Inspired by David Ames’ Monday Motivation Shuffle, for this week only, Susan Omand hits the Take a Chance button on the National Gallery website and writes about what she sees...
What’s the painting called, who is the artist and when was it painted?
The Painter's Daughters with a Cat by Thomas Gainsborough probably about 1760-1
What does The National Gallery say about it?
Gainsborough's daughters Mary and Margaret were baptised in February 1750 and August 1751. Mary appears to be about nine or ten years old, and Margaret about eight or nine.
Gainsborough had moved with his family from Ipswich to Bath in the autumn of 1759 and this work may therefore have been painted in Bath rather than in Ipswich. The painting is unfinished, but the outlines of a cat whose tail is being pulled can be seen on the lap of the elder girl.
A clearer look at the painting (details brightened using Photoshop)
What’s interesting about the painting?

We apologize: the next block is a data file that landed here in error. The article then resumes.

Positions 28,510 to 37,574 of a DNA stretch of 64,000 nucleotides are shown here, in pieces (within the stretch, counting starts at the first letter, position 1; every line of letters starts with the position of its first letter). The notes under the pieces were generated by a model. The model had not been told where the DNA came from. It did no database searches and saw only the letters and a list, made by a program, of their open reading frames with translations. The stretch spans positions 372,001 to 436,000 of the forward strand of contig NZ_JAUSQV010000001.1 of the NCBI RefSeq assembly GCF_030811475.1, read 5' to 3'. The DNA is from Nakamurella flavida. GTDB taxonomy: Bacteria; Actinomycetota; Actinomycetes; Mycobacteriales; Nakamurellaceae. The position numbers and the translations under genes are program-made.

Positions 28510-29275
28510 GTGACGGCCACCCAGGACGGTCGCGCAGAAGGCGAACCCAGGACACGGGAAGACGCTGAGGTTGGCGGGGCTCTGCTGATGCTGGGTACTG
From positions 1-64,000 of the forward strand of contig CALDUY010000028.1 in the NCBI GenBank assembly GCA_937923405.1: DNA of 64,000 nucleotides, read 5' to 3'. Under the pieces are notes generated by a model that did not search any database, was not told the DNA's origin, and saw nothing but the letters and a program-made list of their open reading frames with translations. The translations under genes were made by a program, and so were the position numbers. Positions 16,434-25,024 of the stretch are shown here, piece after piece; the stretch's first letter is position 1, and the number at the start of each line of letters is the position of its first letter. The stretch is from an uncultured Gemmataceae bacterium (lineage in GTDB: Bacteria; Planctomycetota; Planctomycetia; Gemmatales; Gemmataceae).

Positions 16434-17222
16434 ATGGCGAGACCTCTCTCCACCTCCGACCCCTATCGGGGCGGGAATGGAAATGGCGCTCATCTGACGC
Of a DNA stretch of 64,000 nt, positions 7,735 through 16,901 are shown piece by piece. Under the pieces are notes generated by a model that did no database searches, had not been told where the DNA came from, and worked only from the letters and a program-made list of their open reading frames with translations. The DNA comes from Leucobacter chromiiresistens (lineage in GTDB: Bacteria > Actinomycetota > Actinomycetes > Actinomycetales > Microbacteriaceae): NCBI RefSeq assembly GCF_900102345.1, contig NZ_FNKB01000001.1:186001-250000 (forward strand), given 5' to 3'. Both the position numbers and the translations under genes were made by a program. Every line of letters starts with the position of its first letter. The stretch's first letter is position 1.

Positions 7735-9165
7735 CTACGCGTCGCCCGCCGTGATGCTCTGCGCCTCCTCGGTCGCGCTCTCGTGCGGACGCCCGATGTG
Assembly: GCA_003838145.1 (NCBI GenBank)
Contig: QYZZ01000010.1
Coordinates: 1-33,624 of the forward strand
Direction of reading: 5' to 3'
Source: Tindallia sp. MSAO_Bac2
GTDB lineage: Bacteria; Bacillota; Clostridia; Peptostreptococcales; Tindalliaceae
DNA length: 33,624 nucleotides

The pose of the children suggests an almost protective nature of the elder for the younger although both faces are wary and it doesn’t feel relaxed in any way. The detail of the features though is so well depicted that I do wonder why the painting was unfinished. Was this an oil sketch for a future piece, did the artist just not like it or did something happen that the artist never returned to it?
What do I personally like about the painting?
I really like the underpainting and negative space (the bits left unpainted which still suggest shape) of the sleeve on the yellow dress for some reason and the way the light hits the bone structure, especially on the collar bones.
What do I personally not like about the painting?
I find this a highly unsettling and uncomfortable picture. It feels forced and tortuous both in pose and execution. There’s a lot of unhappiness. And that poor cat!
Would I have it on my wall?
No – there’s something disquieting about these children.
Image - The National Gallery